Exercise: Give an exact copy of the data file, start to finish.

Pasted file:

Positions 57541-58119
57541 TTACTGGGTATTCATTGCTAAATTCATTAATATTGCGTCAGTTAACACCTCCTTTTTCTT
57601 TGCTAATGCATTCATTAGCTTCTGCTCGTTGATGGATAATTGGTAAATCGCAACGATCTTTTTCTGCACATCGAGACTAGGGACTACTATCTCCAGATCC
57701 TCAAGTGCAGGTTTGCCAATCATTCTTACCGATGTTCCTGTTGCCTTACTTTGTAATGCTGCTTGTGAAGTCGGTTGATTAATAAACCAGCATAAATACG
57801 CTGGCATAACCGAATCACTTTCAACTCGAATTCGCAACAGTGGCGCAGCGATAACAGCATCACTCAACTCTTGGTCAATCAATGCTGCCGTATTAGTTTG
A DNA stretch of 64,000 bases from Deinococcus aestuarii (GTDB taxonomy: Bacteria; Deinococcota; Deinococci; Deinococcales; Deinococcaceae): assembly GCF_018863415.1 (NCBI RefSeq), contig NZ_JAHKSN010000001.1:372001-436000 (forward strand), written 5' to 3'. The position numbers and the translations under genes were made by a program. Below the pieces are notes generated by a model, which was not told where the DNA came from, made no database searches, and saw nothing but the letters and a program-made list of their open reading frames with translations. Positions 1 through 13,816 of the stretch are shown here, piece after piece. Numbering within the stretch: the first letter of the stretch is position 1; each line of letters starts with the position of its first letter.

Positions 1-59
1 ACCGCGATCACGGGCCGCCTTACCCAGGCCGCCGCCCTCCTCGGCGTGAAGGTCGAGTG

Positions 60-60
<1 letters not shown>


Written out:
Positions 57541-58119
57541 TTACTGGGTATTCATTGCTAAATTCATTAATATTGCGTCAGTTAACACCTCCTTTTTCTT
57601 TGCTAATGCATTCATTAGCTTCTGCTCGTTGATGGATAATTGGTAAATCGCAACGATCTTTTTCTGCACATCGAGACTAGGGACTACTATCTCCAGATCC
57701 TCAAGTGCAGGTTTGCCAATCATTCTTACCGATGTTCCTGTTGCCTTACTTTGTAATGCTGCTTGTGAAGTCGGTTGATTAATAAACCAGCATAAATACG
57801 CTGGCATAACCGAATCACTTTCAACTCGAATTCGCAACAGTGGCGCAGCGATAACAGCATCACTCAACTCTTGGTCAATCAATGCTGCCGTATTAGTTTG
A DNA stretch of 64,000 bases from Deinococcus aestuarii (GTDB taxonomy: Bacteria; Deinococcota; Deinococci; Deinococcales; Deinococcaceae): assembly GCF_018863415.1 (NCBI RefSeq), contig NZ_JAHKSN010000001.1:372001-436000 (forward strand), written 5' to 3'. The position numbers and the translations under genes were made by a program. Below the pieces are notes generated by a model, which was not told where the DNA came from, made no database searches, and saw nothing but the letters and a program-made list of their open reading frames with translations. Positions 1 through 13,816 of the stretch are shown here, piece after piece. Numbering within the stretch: the first letter of the stretch is position 1; each line of letters starts with the position of its first letter.

Positions 1-59
1 ACCGCGATCACGGGCCGCCTTACCCAGGCCGCCGCCCTCCTCGGCGTGAAGGTCGAGTG

Positions 60-60
<1 letters not shown>